By Lewis Gould
Nick Foles turned 26 yesterday — Nicholas Edward Foles was born January 20, 1989, in Austin Texas — and I don’t know how he celebrated but my guess is that he had another reason to throw a party:
Bill Musgrave is no longer the Eagles’ quarterbacks coach, having signed on with the Raiders as offensive coordinator.
That means that Foles will have his fourth quarterbacks coach in his four seasons in the NFL.
Musgrave replaced Bill Lazor, who left last January to become offensive coordinator of the Miami Dolphins. In 2012, Foles’ rookie season, the Eagles’ quarterbacks coach was Doug Pederson. Pederson followed Andy Reid to Kansas City, where he is now Reid’s offensive coordinator.
Of the three position coaches he has had, Foles had the most success under Lazor. In Chip Kelly’s first season as Eagles head coach, Foles completed 203 of 317 passes (64 percent) for 2,891 yards and 27 touchdowns. Foles threw just two interceptions all season.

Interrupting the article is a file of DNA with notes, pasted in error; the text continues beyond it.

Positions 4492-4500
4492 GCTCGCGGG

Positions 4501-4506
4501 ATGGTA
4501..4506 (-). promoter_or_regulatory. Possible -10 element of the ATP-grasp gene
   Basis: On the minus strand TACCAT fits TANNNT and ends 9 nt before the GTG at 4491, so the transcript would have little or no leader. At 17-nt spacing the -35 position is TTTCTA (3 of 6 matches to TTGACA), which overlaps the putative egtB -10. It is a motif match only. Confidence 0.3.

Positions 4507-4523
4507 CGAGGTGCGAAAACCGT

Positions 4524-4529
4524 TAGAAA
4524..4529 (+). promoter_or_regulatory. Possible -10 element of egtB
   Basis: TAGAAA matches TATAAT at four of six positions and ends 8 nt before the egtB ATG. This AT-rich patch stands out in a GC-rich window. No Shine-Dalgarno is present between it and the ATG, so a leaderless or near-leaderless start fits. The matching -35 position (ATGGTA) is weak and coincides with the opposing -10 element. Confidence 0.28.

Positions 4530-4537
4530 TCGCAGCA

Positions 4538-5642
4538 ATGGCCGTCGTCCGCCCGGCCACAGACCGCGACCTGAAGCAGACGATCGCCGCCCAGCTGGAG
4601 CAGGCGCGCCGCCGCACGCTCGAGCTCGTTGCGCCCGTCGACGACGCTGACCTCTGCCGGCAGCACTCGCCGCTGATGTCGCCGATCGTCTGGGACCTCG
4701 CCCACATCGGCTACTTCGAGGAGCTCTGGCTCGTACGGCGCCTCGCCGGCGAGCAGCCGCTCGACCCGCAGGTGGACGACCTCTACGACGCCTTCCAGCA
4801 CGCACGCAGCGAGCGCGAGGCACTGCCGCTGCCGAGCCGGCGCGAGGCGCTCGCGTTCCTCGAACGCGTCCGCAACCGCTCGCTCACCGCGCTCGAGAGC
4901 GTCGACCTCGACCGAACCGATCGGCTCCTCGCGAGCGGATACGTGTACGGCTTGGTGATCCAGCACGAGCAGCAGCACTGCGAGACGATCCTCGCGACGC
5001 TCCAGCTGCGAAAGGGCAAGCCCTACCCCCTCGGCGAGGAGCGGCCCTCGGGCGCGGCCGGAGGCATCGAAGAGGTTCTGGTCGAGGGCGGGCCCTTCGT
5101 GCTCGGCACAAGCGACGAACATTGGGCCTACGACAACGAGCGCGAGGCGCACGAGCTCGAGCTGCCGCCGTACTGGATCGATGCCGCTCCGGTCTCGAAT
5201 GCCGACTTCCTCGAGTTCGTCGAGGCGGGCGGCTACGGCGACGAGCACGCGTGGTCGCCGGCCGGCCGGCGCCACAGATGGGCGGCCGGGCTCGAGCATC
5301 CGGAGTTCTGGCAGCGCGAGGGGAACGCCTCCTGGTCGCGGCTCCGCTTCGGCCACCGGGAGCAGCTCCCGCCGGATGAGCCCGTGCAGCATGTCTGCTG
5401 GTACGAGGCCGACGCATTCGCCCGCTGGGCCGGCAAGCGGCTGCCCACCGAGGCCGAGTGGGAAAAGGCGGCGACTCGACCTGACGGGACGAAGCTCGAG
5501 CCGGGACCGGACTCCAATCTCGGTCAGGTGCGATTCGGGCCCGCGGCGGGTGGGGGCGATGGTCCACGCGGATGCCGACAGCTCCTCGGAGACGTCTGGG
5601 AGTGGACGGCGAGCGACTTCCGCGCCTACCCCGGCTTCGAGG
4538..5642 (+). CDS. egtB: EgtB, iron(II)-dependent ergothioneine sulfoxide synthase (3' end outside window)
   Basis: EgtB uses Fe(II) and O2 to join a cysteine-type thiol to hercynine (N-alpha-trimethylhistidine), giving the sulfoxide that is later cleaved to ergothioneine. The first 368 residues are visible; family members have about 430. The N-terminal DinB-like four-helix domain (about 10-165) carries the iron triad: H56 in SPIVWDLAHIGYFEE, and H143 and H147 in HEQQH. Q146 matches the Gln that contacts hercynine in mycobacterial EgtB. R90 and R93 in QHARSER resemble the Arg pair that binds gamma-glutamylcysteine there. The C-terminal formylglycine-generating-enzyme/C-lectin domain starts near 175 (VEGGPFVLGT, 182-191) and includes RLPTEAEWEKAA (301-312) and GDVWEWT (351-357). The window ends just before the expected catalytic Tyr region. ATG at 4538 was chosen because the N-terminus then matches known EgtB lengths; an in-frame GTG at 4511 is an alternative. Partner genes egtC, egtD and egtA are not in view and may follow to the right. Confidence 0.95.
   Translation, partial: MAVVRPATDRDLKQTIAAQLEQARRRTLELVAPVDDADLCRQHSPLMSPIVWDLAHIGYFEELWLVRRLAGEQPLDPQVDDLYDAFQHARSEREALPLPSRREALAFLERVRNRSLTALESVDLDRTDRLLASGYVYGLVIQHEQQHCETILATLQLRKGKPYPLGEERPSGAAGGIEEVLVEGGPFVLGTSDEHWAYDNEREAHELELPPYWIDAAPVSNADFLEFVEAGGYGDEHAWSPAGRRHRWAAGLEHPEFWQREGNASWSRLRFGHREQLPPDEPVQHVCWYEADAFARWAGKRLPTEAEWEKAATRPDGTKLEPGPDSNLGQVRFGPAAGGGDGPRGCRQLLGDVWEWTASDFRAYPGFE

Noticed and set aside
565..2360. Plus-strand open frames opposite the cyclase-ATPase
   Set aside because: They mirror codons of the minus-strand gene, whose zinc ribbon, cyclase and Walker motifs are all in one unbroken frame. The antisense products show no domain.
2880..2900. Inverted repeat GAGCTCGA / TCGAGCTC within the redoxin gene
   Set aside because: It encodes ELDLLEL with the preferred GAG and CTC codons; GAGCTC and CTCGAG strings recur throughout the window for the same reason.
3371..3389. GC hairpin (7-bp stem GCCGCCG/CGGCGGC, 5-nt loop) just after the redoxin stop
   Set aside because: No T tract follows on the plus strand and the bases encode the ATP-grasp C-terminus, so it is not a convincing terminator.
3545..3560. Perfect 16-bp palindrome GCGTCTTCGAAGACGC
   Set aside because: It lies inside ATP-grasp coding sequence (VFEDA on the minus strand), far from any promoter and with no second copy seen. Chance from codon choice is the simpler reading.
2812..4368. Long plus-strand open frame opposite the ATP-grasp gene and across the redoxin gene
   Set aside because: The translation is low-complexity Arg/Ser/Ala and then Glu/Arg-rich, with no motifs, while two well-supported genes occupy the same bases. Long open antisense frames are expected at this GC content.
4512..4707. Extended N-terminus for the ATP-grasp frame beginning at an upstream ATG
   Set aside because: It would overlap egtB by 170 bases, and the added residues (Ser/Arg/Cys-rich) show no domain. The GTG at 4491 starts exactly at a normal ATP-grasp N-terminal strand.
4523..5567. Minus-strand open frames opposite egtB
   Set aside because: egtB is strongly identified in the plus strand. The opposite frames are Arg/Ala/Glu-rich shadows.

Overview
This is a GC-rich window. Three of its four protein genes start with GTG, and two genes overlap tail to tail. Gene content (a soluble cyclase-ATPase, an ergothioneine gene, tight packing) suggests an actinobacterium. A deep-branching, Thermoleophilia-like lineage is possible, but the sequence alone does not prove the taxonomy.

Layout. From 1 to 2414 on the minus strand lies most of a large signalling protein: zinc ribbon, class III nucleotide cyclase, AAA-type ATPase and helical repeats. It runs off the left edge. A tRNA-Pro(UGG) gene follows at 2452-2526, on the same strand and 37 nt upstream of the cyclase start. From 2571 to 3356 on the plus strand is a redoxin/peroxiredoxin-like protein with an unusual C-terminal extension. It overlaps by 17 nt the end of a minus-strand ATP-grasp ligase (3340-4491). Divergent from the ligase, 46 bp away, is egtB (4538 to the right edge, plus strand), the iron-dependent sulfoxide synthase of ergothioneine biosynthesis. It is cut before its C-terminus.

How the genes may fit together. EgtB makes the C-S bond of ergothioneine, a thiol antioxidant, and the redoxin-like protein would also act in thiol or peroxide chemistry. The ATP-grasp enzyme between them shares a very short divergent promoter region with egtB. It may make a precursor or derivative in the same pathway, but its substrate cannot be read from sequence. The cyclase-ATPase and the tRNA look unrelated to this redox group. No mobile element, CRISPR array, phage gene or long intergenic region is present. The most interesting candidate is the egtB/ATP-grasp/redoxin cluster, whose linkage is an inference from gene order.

With Musgrave learning Kelly’s system as he worked with the quarterbacks, Foles had a decidedly more ordinary season in 2014. Foles completed 186 of 311 passes (59.8 percent) for 2,163 yards and 13 touchdowns. Foles threw 10 interceptions in his seven starts before breaking his collarbone.
Those numbers were more like 2012, under Pederson, when Foles completed 161 of 265 passes (60.8 percent) for 1,699 yards and six touchdowns. Foles threw five interceptions in seven games as a rookie.
Foles, according to ESPN.com’s Phil Sheridan, reportedly butted heads with Lazor in 2013. It might be that Lazor’s intense style got the most out of Foles, while Musgrave’s more relaxed approach didn’t have the same results. Foles had nothing but good things to say about Musgrave during the season.